Technology has revolutionized people’s way of undertaking daily tasks. Businesses everywhere employ technology to market and sell their goods; sometimes, technology is the business. Technology-related enterprises have become increasingly sophisticated, which is also true for cybercriminals and hackers.
According to a CSIS report, cybercrime has been estimated to cost about 0.8 percent of the world’s GDP. This percentage amounts to around $600 billion. This figure is higher than in prior years and therefore signifies that the problem is worsening by the day.
It has become much easier for users who lack the technical know-how to hack, thanks to pre-made tools that one can download online absolutely free or at a minimal cost. There is generally a wealth of information on how to hack sites.
How to apply cyber intelligence
Setting up a website for your business is not a walk in the park. Even with the help of professional services to set up a professional site, it takes a lot of hard work to establish your presence as a credible business online.
Being trustworthy and credible is the only way to draw traffic that translates to sales. For instance, if you are an online casino offering impressive offerings such as a Springbok casino bonus, gamblers will only take advantage of it if they believe that playing in your casino is safe and secure.
For that very reason, you could use cyber intelligence to secure your businesses from attacks. Sites can hire a Cyber Threat Intelligence provider to regularly work with their firm’s security team. Here is a list of some of the most common cyber threats today.
Common cyber security threats
Cybercriminals will not likely reinvent the wheel when they try to hack your business. Criminals don’t necessarily change their hacking strategies unless they feel they have no other option. That means they will tap into already established and common hacking techniques, which have high success levels.
Here are some of the most common cyber security threats.
A collection of internet-connected devices infected and controlled remotely by some common malware are called botnets. How botnet malware works is that it first hunts for vulnerable devices on the internet. The cybercriminal creating a botnet aims to infect all connected devices.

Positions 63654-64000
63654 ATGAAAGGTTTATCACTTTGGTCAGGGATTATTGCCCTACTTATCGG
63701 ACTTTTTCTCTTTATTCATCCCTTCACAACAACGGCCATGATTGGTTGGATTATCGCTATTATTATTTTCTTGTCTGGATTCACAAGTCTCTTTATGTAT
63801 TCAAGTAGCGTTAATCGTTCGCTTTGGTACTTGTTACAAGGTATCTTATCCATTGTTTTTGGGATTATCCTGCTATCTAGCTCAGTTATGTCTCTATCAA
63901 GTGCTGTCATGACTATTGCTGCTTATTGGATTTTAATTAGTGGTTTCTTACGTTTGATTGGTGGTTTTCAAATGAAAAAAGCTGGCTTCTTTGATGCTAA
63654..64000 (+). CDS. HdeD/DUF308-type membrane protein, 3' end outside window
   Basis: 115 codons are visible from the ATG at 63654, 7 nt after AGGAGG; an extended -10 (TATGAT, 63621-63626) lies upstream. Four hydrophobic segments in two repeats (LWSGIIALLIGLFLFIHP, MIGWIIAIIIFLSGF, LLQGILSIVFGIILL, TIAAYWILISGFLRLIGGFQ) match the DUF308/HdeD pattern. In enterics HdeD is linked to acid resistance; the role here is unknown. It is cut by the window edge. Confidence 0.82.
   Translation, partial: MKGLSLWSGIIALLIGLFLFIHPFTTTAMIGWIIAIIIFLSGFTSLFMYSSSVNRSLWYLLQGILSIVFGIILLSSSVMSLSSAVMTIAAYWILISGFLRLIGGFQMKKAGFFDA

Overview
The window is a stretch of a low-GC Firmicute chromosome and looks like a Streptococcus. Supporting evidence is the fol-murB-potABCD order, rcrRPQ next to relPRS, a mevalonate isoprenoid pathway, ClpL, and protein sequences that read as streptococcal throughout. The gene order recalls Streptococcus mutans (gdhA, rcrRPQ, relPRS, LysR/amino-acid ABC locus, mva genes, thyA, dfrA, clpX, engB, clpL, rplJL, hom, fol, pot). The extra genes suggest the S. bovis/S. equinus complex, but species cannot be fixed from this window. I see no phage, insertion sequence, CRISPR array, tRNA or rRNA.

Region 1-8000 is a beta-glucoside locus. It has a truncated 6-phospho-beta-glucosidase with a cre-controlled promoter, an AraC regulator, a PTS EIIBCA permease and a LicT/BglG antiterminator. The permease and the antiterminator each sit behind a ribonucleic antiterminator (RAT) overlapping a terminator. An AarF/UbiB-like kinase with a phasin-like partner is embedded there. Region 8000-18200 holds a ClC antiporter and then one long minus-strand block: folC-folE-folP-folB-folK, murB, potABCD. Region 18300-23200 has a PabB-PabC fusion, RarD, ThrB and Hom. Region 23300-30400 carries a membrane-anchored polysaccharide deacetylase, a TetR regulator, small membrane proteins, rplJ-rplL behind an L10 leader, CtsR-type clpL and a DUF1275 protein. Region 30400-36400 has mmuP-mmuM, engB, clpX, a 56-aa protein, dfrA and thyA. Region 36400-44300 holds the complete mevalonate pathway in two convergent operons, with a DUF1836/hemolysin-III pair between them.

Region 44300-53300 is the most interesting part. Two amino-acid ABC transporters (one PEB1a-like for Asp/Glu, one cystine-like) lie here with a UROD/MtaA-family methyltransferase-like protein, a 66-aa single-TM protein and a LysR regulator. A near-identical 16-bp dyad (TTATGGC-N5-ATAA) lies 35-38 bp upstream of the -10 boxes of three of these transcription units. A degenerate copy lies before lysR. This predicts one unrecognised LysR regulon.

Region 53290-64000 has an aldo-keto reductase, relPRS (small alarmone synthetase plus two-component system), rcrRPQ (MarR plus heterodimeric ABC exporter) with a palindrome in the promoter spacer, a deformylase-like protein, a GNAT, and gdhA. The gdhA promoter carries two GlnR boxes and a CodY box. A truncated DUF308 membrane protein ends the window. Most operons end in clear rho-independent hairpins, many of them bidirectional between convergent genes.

Once illegally connected to these devices, the threat actor can then use these devices’ resources and computing power to enable automatic tasks without the knowledge of the device users. Threat actors use email spam and other scams to generate malicious traffic to your organization’s network.
Pen testing and managed security services are equally important in helping to deal with malware such as botnets.
2. Insider threats
Insider threats activate when an individual close to your business with authorized access to your network; either knowingly or unknowingly abuses this access. This exploitation is usually aimed at negatively impacting your business systems or crucial data.
A careless employee who refuses to adhere to your business’ policies and rules may cause an insider threat. Suppose an employee shares their login details with others or email client data to unauthorized parties; they could potentially cause a security breach that will cost you.
An insider may bypass key security protocols as a shortcut to being more productive. Lastly, malicious employees may intentionally bypass these protocols to delete, sell or steal your data.
3. Worms and viruses
These are malware intended to destroy your organization’s data, network, and system. A computer virus will maliciously replicate and copy onto your computer’s program or host file.
It will remain dormant, and once someone activates it, either knowingly or unknowingly, it will bypass permission or system administration to spread this infection within your network. On the other hand, a worm doesn’t necessarily have to replicate onto a program or need a user to spread.
It mainly infects other computers while staying active on these infected systems. Worms typically spread using the sections of the OS that are invincible and automatic. They will infect any network or computer lacking adequate protection once it gets into your computer.
Cyber intelligence for organizations
Cyber intelligence takes two primary forms:
1. Operational intelligence
This is the collection and analysis of data performed exclusively by computers. It is the form of intelligent software and protocol that identifies signs of a threat before it occurs, stops it from happening, and finds its source. It is done automatically, and many businesses and organizations use operational intelligence to safeguard their data.
2. Strategic intelligence
Strategic intelligence refers to intelligence that is performed by human beings who are analysts. The approach involves a typical analysis of every aspect of your business model, dealing with the needs of customers, traders, workers, and infrastructure. Human analysts focus on compiling an in-depth analysis of the systems, pinpointing likely attack targets, and safeguarding operations.
This entire process aims to ensure that your website’s vulnerability to cyber attacks is significantly lowered, thus enhancing your security.
Employing a credible CTI team for your site’s security will ensure that you keep providing the latest scoop for your client. Creating awareness about cyber threats and training your employees on standard attack methods is also essential. Finally, your staff needs to be well-versed with the required avoidance protocol.